While I have accepted (and experienced) the well-known phenomenon of writer’s doubt, it’s recently occurred to me that this is not the only shared part of the experience of writing. There’s a whole emotional loopy thing that begins when you start writing and as far as I’ve heard never ends, although the pattern of loopings won’t stay the same, or be the same for each writer. As I see it, there are the following components:
Self doubt – Confidence – Excitement – Doubt – Fear – Determination
I realise there’s a double dose of doubt in there, and that’s because it’s such a wretched and recurring problem! Also, there are probably more parts that could be listed, and subtle mixtures that occur, however these are the main culprits that writers seem to flit through on a regular basis. Using myself as an example: I was actually reasonably confident when I started writing, and when I showed someone my first efforts I swooped into a mix of fearful excitement, swiftly to be replaced with self-doubt. Slowly my confidence returned as I wrote and read and connected with other writers, only to give in to doubt once again. But I became determined to continue.. . . . . and so on and so on. I’m certain you get the idea and hope at least some other writer’s experiences support my theory!
Question: Does this emotional hotchpotch have any reason or purpose?
I suggest yes, and this may surprise some people – it certainly did me when I realised! If you’re experiencing any or all of these fluctuating emotions in connection with your writing, or in fact with anything in your life, it means something is happening with it. It’s not static and still, but you’re taking chances and (hopefully) moving it forwards. Confidence, determination and excitement give you the oomph to keep going through the other times and remind you of (one of) the reasons for sticking with this. Savour these, even if it’s plain determination, it’s a brilliant thing to feel. As for doubt being useful, much as I hate to admit it, maybe it is. It makes you examine your work and check things six(teen) times before declaring them finished and sending them off. It shows you care. Plus if that’s not enough, how about this; there’s probably some quote telling you you’re not being brave if there’s nothing to fear. Well, I say you’re not being confident if you’ve not fought through doubt. You can appear confident, but if you’ve never experienced the opposing emotion, that apparently confident state is . . . not false, but just your natural one maybe? I don’t know, I’m making all this up as I go!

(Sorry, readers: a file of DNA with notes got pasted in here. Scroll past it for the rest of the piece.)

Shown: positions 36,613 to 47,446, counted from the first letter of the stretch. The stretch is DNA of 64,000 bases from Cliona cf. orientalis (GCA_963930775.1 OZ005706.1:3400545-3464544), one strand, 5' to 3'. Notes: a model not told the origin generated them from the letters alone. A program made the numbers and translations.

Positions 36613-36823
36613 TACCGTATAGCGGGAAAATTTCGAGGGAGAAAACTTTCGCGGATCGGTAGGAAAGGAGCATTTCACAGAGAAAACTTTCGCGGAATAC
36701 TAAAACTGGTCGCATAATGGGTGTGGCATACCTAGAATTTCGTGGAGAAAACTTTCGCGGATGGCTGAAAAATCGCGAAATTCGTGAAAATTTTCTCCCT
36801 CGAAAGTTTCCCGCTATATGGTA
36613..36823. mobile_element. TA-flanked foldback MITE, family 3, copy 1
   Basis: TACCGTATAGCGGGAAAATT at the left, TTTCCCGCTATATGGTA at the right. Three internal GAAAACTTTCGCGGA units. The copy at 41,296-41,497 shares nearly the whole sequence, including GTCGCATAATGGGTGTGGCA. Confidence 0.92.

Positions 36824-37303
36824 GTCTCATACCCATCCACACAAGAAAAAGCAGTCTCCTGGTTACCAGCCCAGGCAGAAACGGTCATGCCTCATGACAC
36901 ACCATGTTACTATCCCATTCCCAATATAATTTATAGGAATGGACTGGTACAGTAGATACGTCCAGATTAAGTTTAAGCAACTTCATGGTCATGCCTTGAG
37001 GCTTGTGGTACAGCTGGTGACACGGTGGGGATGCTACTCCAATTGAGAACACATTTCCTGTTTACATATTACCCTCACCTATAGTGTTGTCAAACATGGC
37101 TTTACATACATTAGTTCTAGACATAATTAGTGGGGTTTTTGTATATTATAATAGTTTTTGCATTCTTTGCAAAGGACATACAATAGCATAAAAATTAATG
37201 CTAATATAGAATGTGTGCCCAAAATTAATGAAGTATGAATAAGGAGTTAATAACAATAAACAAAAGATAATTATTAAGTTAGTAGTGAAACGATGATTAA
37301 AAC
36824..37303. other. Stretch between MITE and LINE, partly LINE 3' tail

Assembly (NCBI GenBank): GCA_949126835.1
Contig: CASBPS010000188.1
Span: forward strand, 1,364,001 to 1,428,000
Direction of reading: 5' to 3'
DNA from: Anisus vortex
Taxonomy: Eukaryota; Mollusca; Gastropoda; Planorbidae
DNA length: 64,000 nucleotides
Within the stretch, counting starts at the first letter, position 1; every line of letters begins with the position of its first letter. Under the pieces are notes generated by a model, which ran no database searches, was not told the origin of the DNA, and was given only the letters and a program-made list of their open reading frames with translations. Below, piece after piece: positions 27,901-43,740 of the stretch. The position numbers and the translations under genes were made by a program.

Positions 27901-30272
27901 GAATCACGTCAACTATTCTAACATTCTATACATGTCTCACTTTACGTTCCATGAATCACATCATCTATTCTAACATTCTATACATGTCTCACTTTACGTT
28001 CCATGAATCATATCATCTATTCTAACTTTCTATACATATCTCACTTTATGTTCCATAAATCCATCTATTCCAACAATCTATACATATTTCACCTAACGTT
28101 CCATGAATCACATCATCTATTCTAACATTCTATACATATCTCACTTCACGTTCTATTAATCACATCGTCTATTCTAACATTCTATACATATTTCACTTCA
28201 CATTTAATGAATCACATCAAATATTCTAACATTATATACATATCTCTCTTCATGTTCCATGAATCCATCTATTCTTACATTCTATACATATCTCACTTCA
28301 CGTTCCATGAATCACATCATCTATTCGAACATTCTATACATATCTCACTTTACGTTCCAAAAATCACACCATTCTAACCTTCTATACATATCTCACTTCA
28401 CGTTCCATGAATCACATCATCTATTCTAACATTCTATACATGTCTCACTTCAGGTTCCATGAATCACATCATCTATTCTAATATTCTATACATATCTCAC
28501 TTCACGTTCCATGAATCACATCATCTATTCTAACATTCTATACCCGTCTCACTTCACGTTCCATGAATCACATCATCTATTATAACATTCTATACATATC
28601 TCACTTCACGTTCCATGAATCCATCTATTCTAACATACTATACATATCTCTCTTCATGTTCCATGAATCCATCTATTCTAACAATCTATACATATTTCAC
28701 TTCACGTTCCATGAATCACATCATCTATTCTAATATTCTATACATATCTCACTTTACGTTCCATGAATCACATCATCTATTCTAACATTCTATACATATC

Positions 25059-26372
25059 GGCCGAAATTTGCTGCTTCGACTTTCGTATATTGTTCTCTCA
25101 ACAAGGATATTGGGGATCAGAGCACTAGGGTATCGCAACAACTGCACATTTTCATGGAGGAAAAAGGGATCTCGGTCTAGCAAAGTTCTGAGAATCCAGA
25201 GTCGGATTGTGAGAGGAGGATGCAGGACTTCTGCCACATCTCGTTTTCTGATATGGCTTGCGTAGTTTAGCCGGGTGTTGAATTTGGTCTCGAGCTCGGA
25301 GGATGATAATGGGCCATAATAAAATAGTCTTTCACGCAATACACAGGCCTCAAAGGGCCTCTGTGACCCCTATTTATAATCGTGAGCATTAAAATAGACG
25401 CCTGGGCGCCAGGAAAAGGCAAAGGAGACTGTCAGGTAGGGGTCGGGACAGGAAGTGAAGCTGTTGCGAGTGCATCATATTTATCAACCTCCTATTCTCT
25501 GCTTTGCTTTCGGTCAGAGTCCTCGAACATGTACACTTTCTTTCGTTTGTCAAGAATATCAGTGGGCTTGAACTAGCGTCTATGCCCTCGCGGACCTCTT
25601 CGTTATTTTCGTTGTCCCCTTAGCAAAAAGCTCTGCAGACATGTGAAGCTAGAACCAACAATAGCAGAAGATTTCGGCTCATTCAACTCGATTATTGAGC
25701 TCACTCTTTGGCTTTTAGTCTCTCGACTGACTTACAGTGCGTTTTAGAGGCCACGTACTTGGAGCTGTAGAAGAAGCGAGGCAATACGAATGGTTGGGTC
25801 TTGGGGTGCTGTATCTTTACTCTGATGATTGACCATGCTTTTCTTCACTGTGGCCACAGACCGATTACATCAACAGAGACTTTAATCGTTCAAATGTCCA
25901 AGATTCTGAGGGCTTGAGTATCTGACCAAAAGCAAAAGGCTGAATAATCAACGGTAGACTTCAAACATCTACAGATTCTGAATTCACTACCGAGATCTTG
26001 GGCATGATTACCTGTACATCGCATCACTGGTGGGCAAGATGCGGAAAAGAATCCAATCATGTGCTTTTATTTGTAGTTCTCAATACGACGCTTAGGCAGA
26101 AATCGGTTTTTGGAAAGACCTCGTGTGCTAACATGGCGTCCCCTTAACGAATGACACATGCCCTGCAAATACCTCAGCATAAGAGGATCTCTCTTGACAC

This post comes about because of another I did recently, Little Girl Lost. This was a short story I put on here, because I wanted to start getting my writing ‘out there’ – part of a ‘stop being chicken and go for it’ thing I’m working on! Anyway, the point is that when I put it there I was reasonably confident with the piece. Then I started thinking: it’s actually really weird. I only chose that one because it was short and I didn’t think it would be used for anything else. That was a really bad idea, because that’s not how I write normally; it was something I wanted to try out and I’m not sure it worked all that well but then I’ve gone and put it on the internet. I should take it down quick! No, what goes up stays up. But if it’s giving completely the wrong impression. . . ? Hence the whole loopy emotions in connection with writing.
Maybe this is something you’ve never thought about before. By doing so you might learn to recognise when fear or doubt is starting to hold you back and can coax yourself out of it before it gets too bad, and while confidence is good, remember it can also lead to over-hasty and over-confident decisions, so be wary. Or maybe you’ll just drive yourself crazy!